Cruise line charts greater expansion in Asia-Pacific
Silversea Cruises has been expanding its target clientele to include companies wishing to hold meetings, incentives, conferences and exhibitions (MICE) aboard its luxury liners. MICE contributes about 15 to 20 per cent of the company's overall business annually, and the senior vice-president of Silversea, Asia-Pacific, Steve Odell, believes that figure will stabilise at 20 per cent, with an increasing number of whole-ship charters.
The cruise firm has secured 25 whole-ship charters this year along with a large number of smaller incentive-type groups and, although the Asian cruise market is still in its infancy, with six whole-ship charters from the Asia-Pacific over the past two years, the enormous market base and the high propensity to travel mark the region as a high potential zone.
'The major cruise lines are investing heavily in Asia,' said Mr Odell, who added that cruises had enjoyed significant success and visibility in mature markets such as North America, Australia and Britain due to their exceptional value for money, and that 'it is only natural that the reach and understanding of this [value] is extending to other parts of the world'.
'As travellers become more experienced and life's luxuries become more accessible, the challenge for the MICE business is to provide high quality experiences,' Mr Odell said. 'The cruise industry has more flexibility and control over product and service standards compared to any hotel or resort.' Short cruises in Asia have helped to develop the market, and cruise liners are eager to continue nurturing their business ventures in the MICE market, in part due to the fact that the events often commit early and the lines are able to plan itineraries up to two or three years in advance. Itinerary planning includes deciding on the ports of call and, although the ships will advise on possible destinations en route, certain stops are often decided ahead of time. These stops included 'off-the-beaten-track' destinations and smaller harbours in which cruise ships might not be able to drop anchor, Mr Odell said. 'The top segment of the market is looking for a boutique environment ... [with] destinations that only small ships can reach.'
Clients from Asia are particularly fond of Northern Europe and the Baltic, and small islands and harbours in the Mediterranean. Cruise durations for MICE events are limited to at least five days, but voyages can reach up to 110 nights. The cruises provide passengers with an opportunity to visit a number of destinations within one short trip, and full access to the luxury facilities aboard the ship.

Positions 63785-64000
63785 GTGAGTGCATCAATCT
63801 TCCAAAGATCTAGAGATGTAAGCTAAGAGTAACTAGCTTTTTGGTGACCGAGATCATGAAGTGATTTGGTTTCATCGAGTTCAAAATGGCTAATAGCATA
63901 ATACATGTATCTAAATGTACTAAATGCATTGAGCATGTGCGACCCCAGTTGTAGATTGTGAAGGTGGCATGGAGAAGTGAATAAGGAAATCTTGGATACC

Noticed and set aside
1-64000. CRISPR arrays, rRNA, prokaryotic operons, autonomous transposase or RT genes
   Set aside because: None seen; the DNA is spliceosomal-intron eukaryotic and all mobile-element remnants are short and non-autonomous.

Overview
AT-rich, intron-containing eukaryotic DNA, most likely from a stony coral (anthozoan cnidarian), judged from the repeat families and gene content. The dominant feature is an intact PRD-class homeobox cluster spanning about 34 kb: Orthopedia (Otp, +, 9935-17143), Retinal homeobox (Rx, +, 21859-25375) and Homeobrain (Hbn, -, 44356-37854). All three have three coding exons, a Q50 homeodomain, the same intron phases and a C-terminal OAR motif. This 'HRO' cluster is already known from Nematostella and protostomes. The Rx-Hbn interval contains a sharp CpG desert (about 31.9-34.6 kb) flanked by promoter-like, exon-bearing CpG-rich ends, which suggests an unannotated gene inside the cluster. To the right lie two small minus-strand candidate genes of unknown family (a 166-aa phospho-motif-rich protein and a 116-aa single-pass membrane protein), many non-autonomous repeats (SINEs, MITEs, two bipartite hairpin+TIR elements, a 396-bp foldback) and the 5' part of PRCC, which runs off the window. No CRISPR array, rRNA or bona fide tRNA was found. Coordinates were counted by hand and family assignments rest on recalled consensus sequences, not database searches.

Silversea offers an inclusive conference package that allows for bookings at the restaurants and conferencing theatres in order to accommodate the large number of clients at MICE events. All meals, entertainment and beverages are included, in addition to onboard facilities such as bars and restaurants, swimming pool, sun decks, library, computer room, gym and theatre. Clients that have taken advantage of this package are pharmaceutical, automotive, banking and insurance companies. Silversea has also chartered one of its liners, Silver Whisper, to the Russian government, and to the International Olympic Committee for the 2004 Olympics in Athens.
Mr Odell said that the company's plans for next year were 'looking very strong', with 130 itineraries covering 80 countries and 300 destinations. The firm is expanding its fleet to accommodate its busy schedule. Silversea can cater for 382 guests on each of its larger ships, and the line will be launching a new vessel next year, which will increase capacity to 540 guests.
'Star Cruises has, without a doubt, driven the cruise market for meetings and incentives in the region,' Mr Odell said. 'For premium and luxury operators, there is massive potential.'
With this new ship, and the option for a sixth ship after it, Mr Odell said he believed Silversea to be well-equipped to target the MICE sector as a specialist niche market.